Again we pursued test driven development to ensure we had appropriate scoring for each of the different fields. For example we new postcode was a more unique field than MCC, it was given a score of 0.5 for a match instead of MCC which was given 0.1.

Here’s a test for the updated version of the matching:

Yonder Treats are a series of smaller experiences, like a coffee or pint, and we typically have around 40-50 locations for each treat (for example, we had over 50 pubs for Yonder Pints). Each location needs matching independently, which provided an additional challenge, as we needed separate matching records for each location of an experience, and then to find the closest match for each transaction to determine whether it was an experience or not. There's also a lot of data we need to manually find so we can match every different location accurately.

Making Local Experiences self-serve

On top of all the above, we had to ensure that no engineering work required to set up new experiences. The nature of our rewards program means it’s changing often, so an engineering bottleneck significantly impacts the customer value if we can’t move quickly.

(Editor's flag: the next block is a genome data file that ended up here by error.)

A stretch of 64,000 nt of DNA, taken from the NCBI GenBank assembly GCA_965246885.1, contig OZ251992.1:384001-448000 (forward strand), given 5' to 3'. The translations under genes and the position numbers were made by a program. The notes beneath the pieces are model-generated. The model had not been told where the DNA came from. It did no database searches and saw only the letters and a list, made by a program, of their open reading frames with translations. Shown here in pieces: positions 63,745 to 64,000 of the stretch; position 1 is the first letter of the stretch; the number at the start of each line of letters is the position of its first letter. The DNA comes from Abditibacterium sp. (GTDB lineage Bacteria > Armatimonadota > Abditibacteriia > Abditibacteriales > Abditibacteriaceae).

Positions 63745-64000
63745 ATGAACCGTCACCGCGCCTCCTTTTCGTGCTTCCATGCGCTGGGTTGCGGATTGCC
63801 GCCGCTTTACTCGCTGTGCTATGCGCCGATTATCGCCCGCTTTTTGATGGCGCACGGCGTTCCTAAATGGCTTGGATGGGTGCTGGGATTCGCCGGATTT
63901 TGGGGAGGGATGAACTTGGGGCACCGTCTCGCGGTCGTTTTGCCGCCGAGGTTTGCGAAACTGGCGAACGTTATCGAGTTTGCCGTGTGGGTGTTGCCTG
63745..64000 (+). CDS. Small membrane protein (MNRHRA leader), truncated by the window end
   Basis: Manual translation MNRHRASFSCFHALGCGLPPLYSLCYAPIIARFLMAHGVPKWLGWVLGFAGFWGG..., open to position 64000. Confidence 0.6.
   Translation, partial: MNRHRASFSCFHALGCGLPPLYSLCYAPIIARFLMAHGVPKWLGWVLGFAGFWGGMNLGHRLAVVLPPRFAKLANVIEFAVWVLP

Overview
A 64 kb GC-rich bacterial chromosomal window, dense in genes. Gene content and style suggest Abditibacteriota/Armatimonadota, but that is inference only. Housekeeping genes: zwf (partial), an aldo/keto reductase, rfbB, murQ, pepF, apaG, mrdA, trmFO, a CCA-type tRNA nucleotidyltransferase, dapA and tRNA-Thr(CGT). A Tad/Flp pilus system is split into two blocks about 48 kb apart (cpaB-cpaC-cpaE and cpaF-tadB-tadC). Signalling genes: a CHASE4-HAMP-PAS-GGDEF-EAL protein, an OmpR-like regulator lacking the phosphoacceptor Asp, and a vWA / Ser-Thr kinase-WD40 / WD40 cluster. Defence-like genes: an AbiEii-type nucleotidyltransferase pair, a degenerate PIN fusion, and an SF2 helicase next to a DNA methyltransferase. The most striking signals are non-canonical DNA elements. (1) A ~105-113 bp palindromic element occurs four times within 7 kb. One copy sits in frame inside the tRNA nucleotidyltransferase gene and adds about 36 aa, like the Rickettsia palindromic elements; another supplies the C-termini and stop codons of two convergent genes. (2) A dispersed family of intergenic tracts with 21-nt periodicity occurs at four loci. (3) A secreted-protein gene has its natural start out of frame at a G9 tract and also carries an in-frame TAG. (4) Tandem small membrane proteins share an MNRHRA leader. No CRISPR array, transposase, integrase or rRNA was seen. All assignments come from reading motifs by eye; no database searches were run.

It starts with our team settling on the rich content, the redemption value and fair use limit for each Local Experience partner. We use a CMS to house our experiences content, but also found it useful for containing the matching information. Once we’ve added a new experience, Dato sends a webhook and the experience gets added to the backend database.

We also need to be able to see the experiences before they go live to check they look right and test the matching works, so we have a couple of options that change who sees experiences and, more importantly, who can redeem them. Through our CMS, we can control the status of experiences, who can see them (staff or members), and schedule experiences to go live in the future at a date we set. This gives us flexibility to test Experiences in the app before a member sees them. In the future we’d love to add a testing group of customers who can help us test experience redemption before it goes live to our wider customer base. The CMS gives us the freedom to do all of this easily.

Harry Ford
Harry Ford
Senior Backend Engineer